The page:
An English summary of this report is below. The original report, published in Portuguese in Folha de S.Paulo, follows.
One Planet spoke with a teacher and artisan who created a project that offers a source of extra income for the families of the Indigenous Land and promotes the socio-environmental awareness of tourists who visit the place.
Art entered the life of Elton Tenente, of the Taurepang people, with the arrival of twins. With the news of his wife's pregnancy, the indigenous education teacher felt the desire to have his unborn children raised in the heart of their traditional culture. "On this path, I found nothing greater than art," he says.
Thus, in 2016, the Semente das Artes project was born in the Mangueira community, an initiative that has been rescuing and strengthening the traditional crafts of the region.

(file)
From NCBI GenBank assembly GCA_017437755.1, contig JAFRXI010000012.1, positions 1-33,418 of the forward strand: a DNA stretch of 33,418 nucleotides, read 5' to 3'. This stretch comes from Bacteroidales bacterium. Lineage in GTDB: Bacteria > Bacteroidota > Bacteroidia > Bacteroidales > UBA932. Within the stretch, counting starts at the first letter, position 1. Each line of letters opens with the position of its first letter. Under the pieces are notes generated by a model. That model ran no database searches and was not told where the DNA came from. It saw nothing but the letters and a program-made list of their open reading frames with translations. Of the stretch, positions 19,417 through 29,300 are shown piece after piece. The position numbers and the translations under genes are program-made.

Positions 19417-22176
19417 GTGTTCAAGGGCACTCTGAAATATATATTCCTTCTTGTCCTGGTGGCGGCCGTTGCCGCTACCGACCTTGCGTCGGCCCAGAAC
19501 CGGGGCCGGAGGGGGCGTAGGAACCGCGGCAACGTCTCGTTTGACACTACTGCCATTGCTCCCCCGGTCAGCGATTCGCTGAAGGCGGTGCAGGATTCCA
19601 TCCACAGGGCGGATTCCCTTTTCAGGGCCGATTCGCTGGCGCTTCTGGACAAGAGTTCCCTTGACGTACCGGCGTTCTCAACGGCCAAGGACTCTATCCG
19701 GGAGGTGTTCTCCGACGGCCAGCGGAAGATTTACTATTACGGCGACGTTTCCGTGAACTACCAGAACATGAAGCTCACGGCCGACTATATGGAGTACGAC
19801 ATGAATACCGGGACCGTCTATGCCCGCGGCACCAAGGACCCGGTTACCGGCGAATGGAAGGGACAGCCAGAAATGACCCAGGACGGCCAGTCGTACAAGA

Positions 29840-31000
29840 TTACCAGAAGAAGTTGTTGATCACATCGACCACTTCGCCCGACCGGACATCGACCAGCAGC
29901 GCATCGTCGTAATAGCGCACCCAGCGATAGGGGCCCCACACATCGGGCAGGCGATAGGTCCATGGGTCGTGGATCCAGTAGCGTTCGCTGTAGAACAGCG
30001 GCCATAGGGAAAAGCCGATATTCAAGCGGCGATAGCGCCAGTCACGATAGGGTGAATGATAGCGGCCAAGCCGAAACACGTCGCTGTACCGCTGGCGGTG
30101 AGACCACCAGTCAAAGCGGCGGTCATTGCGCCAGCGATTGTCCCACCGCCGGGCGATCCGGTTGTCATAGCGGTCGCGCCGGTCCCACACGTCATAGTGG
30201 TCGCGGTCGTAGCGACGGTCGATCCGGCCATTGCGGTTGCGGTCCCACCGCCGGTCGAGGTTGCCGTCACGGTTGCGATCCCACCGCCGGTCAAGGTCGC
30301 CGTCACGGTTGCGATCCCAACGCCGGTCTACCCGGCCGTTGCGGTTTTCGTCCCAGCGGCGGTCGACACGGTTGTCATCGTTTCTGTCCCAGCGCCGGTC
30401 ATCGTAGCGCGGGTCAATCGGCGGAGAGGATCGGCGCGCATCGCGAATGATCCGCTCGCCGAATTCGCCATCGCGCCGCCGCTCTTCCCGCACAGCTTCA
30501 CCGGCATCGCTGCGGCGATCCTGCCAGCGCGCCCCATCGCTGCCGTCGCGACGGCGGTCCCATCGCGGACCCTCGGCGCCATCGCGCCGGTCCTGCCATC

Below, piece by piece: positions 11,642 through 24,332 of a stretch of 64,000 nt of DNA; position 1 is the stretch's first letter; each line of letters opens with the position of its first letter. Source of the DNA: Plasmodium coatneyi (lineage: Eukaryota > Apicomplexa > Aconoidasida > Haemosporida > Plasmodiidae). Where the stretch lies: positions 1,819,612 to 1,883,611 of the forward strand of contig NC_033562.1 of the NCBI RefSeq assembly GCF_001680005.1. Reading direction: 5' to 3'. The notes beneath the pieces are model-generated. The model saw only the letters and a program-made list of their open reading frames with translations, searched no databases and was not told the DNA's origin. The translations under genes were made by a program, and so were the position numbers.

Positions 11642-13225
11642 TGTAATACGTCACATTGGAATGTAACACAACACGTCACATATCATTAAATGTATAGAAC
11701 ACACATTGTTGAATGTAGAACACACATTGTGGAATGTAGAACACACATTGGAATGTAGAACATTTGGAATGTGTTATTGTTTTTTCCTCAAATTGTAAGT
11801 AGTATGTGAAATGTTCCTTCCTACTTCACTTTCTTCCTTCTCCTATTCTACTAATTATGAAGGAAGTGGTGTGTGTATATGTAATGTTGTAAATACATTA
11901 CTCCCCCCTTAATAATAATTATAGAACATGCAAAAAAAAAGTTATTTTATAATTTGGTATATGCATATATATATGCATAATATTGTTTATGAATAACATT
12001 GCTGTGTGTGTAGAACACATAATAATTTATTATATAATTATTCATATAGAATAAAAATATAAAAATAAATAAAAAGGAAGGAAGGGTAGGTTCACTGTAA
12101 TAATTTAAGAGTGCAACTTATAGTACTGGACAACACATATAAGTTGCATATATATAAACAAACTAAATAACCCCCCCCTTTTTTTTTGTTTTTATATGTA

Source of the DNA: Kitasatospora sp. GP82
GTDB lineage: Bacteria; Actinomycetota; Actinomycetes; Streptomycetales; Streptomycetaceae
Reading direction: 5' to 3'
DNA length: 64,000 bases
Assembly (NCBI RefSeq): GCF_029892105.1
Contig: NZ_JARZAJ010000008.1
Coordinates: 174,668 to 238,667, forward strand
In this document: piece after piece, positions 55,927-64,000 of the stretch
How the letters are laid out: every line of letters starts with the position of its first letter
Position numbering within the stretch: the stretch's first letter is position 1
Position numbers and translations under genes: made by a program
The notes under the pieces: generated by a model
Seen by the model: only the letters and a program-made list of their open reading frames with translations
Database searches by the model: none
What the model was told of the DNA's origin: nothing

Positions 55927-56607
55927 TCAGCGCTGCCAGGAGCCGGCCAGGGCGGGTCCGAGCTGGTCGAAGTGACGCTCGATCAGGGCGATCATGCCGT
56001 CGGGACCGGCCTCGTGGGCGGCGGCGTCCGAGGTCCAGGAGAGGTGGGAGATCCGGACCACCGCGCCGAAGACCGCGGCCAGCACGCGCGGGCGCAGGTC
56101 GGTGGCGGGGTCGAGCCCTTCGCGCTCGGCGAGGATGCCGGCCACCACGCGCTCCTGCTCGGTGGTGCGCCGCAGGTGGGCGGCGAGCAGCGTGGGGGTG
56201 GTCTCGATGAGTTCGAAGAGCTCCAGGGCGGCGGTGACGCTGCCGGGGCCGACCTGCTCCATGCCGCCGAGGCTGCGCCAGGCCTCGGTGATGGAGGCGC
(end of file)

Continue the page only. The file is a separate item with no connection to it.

Up a wooden staircase, on top of the family house, is the studio where the project works. Under asbestos tiles, a single masonry wall with exposed bricks is embraced by three waist-high wooden "half walls". Outside, the open horizon is an invitation: to experience, through art, the indigenous culture in the place where it takes place.
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Mangueira is one of the six communities of the Araçá Indigenous Land (TI), located in the Amajari Region. Homologated in 1982, the Araçá IL has an area of 51,000 hectares and is home to about 1,900 inhabitants, according to 2022 data from the East Indigenous Special Health District. Like most Indigenous Lands in the state of Roraima, its demarcation is on an island, which means that it is surrounded by crops and that its access to natural resources, including those needed for the production of handicrafts, is limited.
In the center of the workshop, the table, made of a dark, solid wood, boasts a festival of textures. Seeds of the most diverse colors are interspersed with stones, lines, tools and clay pendants adorned with graphics so intricate that it is difficult to imagine how they fit on such tiny surfaces.